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Using "white space"

Add "lead" using spacer GIFs
When using spacer GIFs to add white space around your type, adopt the method preferred by most Web designers: incorporate the vspace and hspace attributes.

For example, rather than laying out your spacer GIFs like this:

<IMG src="spacer.gif" width=150 height=100>

place them this way:

<IMG src="spacer.gif" width=2 height=2 hspace=74 vspace=49>

If you compare the two approaches you'll see that the second one yields a cleaner, faster page.


What's a spacer GIF?
Spacer GIFs are to Web typography as thin pieces of lead are to traditional typography. In traditional print layouts, blocks of metal type were separated by thin pieces of lead (usually measured in points), hence the term leading. In Web typography, without the aid of Cascading Style Sheets, Web designers are limited to using a 1-pixel transparent GIF, usually called a spacer GIF, to separate lines of type

Cascading Style Sheets Cascading Style Sheets
are a big breakthrough in Web design because they allow developers to control the style and layout of multiple Web pages all at once. Before Cascading Style Sheets, changing an element that appeared on many pages required changing it on each individual page. Cascading Style Sheets work just like a template, allowing Web developers to define a style for an HTML element and then apply it to as many Web pages as they'd like. With CSS, when you want to make a change, you simply change the style, and that element is updated automatically wherever it appears within the site. Both Navigator 4.0 and Internet Explorer 4.0 support Cascading Style Sheets. If you needed any more proof of the problem-solving nature of CSS, the World Wide Web Consortium (W3C) has recommended Cascading Style Sheets (level 1) as an industry standard.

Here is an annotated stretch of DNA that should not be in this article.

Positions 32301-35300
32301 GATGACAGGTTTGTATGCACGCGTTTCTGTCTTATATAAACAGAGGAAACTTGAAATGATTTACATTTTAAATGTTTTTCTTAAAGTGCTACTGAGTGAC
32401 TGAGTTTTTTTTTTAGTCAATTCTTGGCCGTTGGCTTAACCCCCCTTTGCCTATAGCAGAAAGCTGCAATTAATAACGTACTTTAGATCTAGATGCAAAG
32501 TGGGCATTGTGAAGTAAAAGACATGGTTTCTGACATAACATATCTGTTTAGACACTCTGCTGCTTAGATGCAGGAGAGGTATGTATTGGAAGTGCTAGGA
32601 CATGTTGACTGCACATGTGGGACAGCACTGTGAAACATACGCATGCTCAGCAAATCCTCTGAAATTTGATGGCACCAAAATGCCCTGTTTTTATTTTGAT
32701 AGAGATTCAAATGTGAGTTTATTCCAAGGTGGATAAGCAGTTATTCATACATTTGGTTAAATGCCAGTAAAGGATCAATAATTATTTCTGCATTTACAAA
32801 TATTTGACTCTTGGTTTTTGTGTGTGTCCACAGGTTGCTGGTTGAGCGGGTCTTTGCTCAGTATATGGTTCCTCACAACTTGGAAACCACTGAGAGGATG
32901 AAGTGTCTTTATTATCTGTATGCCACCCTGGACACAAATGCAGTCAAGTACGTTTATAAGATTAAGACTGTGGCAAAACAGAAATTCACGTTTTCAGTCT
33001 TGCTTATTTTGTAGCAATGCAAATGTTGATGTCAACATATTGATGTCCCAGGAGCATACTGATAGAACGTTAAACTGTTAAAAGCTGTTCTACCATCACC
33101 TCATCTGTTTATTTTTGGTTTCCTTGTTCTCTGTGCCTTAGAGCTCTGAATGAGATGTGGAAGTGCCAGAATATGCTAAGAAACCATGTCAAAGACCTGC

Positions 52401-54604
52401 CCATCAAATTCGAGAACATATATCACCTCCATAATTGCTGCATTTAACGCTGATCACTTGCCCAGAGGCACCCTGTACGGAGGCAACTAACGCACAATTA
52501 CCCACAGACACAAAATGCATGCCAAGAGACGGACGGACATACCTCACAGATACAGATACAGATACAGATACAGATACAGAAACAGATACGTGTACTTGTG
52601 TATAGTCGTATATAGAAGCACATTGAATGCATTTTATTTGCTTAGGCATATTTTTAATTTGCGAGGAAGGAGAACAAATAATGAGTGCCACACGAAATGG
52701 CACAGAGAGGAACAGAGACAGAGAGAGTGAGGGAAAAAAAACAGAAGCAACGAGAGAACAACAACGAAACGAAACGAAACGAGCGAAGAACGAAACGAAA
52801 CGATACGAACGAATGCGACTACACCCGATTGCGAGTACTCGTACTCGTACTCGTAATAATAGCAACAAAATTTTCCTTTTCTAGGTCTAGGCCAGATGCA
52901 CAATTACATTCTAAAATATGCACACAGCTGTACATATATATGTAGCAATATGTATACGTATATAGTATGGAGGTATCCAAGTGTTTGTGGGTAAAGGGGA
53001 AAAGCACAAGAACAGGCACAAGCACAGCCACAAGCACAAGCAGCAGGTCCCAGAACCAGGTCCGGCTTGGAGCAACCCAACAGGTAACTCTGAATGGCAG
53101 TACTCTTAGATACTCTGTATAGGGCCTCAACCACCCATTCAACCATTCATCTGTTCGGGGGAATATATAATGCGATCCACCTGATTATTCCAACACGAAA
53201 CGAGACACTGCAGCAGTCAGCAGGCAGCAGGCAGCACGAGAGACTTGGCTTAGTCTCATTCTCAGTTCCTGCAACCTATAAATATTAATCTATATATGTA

I deliberately put a border around both of these so you could see the "spacer.gif"

The blue example uses a spacer GIF (in the middle cell) with height and width dimensions set to 100 and 150. The red example, however, incorporates the hspace and vspace attributes to load the spacer GIF at its original 1-pixel size, accomplishing the same effect as the blue example.

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